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Elder Law Update Trusts: Does My Aging Mother Really Need One?

When clients come into our office, the first question they often ask is, “Do I need to set up a trust for my loved one?” The answer depends on the circumstances.

Frequently, clients are interested in setting up a trust in order to safeguard their assets from various creditors. Holding property in a trust in and of itself does not automatically protect assets. It is the selection of a given type of trust in a certain set of circumstances that may provide protection. Generally speaking, most people set up a revocable living trust (RLT) as part of their traditional estate plan. RLTs provide no asset protection and, in fact, they can have a negative impact in particular circumstances.

Nevertheless, RLTs can sometimes be useful, especially in the two scenarios that are described below. In these scenarios, the RLT is used to fund a separate trust that is designed to take effect after death for either an ill spouse or disabled child or third-party.

  1. When a Spouse is Ill: Providing for the creation of a “special needs trust” (SNT) for your spouse under your will can benefit a surviving spouse who has a chronic disease such as Alzheimer’s. The SNT under your will is funded by a “pour-back” from your RLT to your will time of your death. This testamentary SNT allows you to leave assets for your institutionalized spouse which can be used to pay for services that are not covered by the Medicaid program. Money remains in trust until the institutionalized spouse needs certain goods or services as specified in the SNT. At that time, a qualified trustee will use the assets for the institutionalized spouse. The beauty of this arrangement is that these SNTs are not considered “countable” assets that are subject to a Medicaid spend-down by the institutionalized spouse. Therefore, that spouse is allowed to keep these assets in trust without forfeiting her or his ability to qualify for Medicaid at the same time. This is a huge benefit for surviving spouses who have special needs as a result of Alzheimer’s, dementia, or other debilitating diseases.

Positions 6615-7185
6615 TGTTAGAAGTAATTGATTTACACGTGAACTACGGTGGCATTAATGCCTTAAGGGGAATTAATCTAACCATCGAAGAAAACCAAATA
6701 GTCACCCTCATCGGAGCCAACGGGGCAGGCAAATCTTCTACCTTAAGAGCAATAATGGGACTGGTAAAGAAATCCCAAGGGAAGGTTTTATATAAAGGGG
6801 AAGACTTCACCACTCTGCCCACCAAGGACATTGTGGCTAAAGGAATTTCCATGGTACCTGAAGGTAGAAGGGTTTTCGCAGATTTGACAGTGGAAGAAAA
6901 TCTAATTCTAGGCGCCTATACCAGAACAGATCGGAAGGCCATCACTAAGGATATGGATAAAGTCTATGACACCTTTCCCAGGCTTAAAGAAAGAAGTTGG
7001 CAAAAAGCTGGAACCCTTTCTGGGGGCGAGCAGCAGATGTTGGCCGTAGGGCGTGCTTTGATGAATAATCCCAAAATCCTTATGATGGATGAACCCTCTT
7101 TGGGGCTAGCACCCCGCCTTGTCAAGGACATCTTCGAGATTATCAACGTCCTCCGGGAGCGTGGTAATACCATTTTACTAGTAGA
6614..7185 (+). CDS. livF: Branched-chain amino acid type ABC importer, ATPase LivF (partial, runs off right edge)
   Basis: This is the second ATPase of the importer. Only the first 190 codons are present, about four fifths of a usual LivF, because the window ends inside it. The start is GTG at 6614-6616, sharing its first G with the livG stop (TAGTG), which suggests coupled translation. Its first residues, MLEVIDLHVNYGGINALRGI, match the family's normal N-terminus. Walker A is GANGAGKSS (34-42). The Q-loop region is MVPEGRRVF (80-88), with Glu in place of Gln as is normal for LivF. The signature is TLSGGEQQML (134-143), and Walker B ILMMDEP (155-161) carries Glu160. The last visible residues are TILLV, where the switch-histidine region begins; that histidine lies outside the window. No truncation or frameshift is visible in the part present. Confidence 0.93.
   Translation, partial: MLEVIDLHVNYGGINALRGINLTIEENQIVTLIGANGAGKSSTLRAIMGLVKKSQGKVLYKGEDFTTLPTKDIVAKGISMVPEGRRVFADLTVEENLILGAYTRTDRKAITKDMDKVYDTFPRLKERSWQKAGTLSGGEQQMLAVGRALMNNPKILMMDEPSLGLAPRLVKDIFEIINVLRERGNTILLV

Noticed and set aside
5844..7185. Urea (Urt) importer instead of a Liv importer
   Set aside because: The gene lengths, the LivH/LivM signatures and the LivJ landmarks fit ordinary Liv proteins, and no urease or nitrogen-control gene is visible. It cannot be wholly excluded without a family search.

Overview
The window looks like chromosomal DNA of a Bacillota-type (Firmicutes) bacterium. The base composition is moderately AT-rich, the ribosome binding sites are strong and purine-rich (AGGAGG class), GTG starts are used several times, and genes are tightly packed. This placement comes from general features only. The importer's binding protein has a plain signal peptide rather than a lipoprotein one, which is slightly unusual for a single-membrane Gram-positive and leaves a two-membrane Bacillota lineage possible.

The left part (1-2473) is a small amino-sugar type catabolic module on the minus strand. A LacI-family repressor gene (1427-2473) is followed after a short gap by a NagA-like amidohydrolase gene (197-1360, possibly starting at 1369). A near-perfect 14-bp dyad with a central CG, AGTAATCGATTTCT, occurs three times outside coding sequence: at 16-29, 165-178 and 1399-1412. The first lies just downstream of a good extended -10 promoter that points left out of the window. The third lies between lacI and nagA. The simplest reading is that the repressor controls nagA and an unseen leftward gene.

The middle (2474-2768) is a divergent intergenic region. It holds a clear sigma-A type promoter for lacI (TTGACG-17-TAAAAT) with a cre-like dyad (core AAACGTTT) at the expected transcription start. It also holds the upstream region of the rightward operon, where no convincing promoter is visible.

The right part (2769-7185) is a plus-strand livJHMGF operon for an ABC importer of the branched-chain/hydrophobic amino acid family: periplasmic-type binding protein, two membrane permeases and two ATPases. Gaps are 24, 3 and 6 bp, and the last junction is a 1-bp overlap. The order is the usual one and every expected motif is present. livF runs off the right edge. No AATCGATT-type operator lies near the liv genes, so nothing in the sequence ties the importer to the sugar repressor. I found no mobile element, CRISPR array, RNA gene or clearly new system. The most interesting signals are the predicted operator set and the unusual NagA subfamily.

2. When a Child (or Other Third Party) is Disabled: We find that when parents are worried about leaving their disabled child behind, they are troubled by the fact that the intended inheritance for this child may be spent down in order for the child to be eligible for governmental benefits. For many parents this is a real concern. However, parents can set up a third-party SNT, again funded at the parent’s death, through their RLT for their disabled child, or any other disabled beneficiary (cousin, nephew, grandchild, friend, etc.). This SNT will contain assets that are not considered “countable” assets for purposes of governmental benefits, and at the time of the death of the disabled person, the assets are not subject to claw-back by the state of Illinois. This can be a huge benefit. This type of SNT can also be set up during the lifetime of the parent.

Thus, while you should always consider trusts as part of your estate plan, remember that not all trusts are the same. Often, a trust must contain provisions to target specific situations or concerns in order to be useful for the family.

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